How Being Bad Can Raise Your Will Power

How Being Bad Can Raise Your Will Power

Could imagining yourself doing bad or good increase your will power?

Psychologists have been aware for decades of a phenomenon known as “priming.”  In which thinking about a concept can cause you to behave in ways aligned with that concept.

For example, in one study having college students complete crossword puzzles that had words such as “old” in it caused them to behave in ways more stereotypically associated with old people.  As a result, they walked down a hallway much slower than participants that filled out a neutral crossword because “old” is associated with “slow.”

It turns out that many people associate greater self-control and endurance to people who are moral.  So researchers wanted to see if thinking about morality actually increased will power and physical endurance.

In one of three experiments they had participants hold a weight in their hand to see how long they could hold it to get a measure of their strength.  Then they had the participants hold the same weight again while writing one of three stories.

One group wrote stories of themselves doing a good deed.  Another group wrote neutral stories and yet another group wrote stories of themselves doing a bad deed.

What they found was that people who imagined themselves doing good or bad deeds held the weight longer than they did before – proving that thinking about morality actually increases endurance.  Those in the neutral condition experienced no change.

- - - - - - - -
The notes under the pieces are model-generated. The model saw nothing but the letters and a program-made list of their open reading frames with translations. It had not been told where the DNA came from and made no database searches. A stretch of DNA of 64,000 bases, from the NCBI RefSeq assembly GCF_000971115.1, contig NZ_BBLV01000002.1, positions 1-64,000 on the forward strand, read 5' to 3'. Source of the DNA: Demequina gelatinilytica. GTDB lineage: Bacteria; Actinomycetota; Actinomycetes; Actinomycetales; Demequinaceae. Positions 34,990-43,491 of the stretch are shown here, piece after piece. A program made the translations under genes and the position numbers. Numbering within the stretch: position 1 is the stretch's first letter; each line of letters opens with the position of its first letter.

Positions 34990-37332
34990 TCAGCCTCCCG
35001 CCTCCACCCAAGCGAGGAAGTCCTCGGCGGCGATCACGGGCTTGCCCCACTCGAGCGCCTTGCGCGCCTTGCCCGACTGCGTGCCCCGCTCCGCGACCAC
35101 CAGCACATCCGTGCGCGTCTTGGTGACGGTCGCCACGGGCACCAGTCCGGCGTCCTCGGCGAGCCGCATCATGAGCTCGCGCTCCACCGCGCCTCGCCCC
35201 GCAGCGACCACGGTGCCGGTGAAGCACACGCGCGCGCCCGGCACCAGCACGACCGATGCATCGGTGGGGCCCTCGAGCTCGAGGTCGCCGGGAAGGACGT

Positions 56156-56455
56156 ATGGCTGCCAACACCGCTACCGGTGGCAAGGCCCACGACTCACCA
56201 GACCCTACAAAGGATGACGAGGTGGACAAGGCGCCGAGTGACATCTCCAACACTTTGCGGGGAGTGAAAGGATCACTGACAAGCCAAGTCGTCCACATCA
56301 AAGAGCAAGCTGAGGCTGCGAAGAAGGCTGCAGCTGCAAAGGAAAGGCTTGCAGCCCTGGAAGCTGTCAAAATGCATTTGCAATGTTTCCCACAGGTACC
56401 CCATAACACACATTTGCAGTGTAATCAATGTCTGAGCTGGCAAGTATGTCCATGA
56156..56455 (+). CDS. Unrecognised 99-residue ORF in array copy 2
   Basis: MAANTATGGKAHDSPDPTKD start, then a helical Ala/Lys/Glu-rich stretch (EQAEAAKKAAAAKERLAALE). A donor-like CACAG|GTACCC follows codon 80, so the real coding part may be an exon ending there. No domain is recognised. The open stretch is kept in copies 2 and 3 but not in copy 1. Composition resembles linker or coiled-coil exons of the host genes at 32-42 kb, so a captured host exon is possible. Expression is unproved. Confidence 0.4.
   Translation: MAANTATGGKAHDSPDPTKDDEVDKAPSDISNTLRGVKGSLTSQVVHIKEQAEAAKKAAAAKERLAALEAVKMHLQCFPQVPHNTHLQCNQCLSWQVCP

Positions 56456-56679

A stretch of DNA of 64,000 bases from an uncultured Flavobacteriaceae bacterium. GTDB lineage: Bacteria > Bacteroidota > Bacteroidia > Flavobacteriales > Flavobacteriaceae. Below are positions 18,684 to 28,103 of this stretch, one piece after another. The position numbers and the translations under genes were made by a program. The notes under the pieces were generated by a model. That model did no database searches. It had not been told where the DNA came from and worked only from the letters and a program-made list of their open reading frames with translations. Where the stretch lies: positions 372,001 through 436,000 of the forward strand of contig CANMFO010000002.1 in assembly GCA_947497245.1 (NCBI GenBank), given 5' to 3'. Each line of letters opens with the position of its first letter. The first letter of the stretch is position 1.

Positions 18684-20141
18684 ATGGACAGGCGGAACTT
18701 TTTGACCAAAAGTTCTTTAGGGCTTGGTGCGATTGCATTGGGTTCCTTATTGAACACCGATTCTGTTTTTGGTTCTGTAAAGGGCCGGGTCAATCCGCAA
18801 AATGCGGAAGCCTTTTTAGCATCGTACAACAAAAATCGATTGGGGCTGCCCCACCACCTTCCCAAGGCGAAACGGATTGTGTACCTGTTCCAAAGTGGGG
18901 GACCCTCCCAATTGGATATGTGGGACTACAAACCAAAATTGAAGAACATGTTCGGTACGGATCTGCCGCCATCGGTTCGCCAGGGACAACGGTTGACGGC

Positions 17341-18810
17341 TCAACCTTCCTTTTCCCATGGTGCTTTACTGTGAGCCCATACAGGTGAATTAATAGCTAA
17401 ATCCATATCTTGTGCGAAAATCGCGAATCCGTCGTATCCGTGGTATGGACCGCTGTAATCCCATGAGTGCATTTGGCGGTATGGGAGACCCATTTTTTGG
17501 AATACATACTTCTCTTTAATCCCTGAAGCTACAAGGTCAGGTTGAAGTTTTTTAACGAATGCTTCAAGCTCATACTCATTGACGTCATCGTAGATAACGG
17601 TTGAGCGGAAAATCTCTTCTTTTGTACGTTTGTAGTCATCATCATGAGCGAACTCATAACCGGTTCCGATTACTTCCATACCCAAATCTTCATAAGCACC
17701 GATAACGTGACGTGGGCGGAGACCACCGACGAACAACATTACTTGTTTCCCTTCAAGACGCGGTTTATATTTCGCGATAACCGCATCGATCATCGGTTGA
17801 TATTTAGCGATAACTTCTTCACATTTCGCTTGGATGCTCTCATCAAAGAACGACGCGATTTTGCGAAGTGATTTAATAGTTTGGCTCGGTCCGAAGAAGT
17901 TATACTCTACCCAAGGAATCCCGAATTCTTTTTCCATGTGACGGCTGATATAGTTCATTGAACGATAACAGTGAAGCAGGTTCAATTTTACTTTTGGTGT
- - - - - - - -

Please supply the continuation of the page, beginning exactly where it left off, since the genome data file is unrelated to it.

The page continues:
In another experiment they had people hold a weight after donating to charity or keeping some money for themselves and they got similar results: those who donated were stronger than those who kept the money.

What researchers conclude is that behaving in a moral way increases will power.  People like Gandhi or Mother Theresa may not have been born with great wills.  They may have developed them through their moral actions.

They also suggest that people could use the strategy of helping others to increase their ability to resist temptation.  So a person who wants to avoid eating those donuts at work might try giving away some spare change on the way to the office.

What I take from this is that if you are thinking of doing some good in the world but are holding back because you are not sure you have the ability, you may want to think again.

It could be that the only way you’ll develop the traits needed to accomplish your goal is by setting out to achieve it in the first place.

What do you think of this research?  How might you apply it?  Please leave your comments below.

Reference to study above:

Gray, K. (in press). Moral transformation: Good and evil turn the weak into the mighty. Social Psychological and Personality Science.

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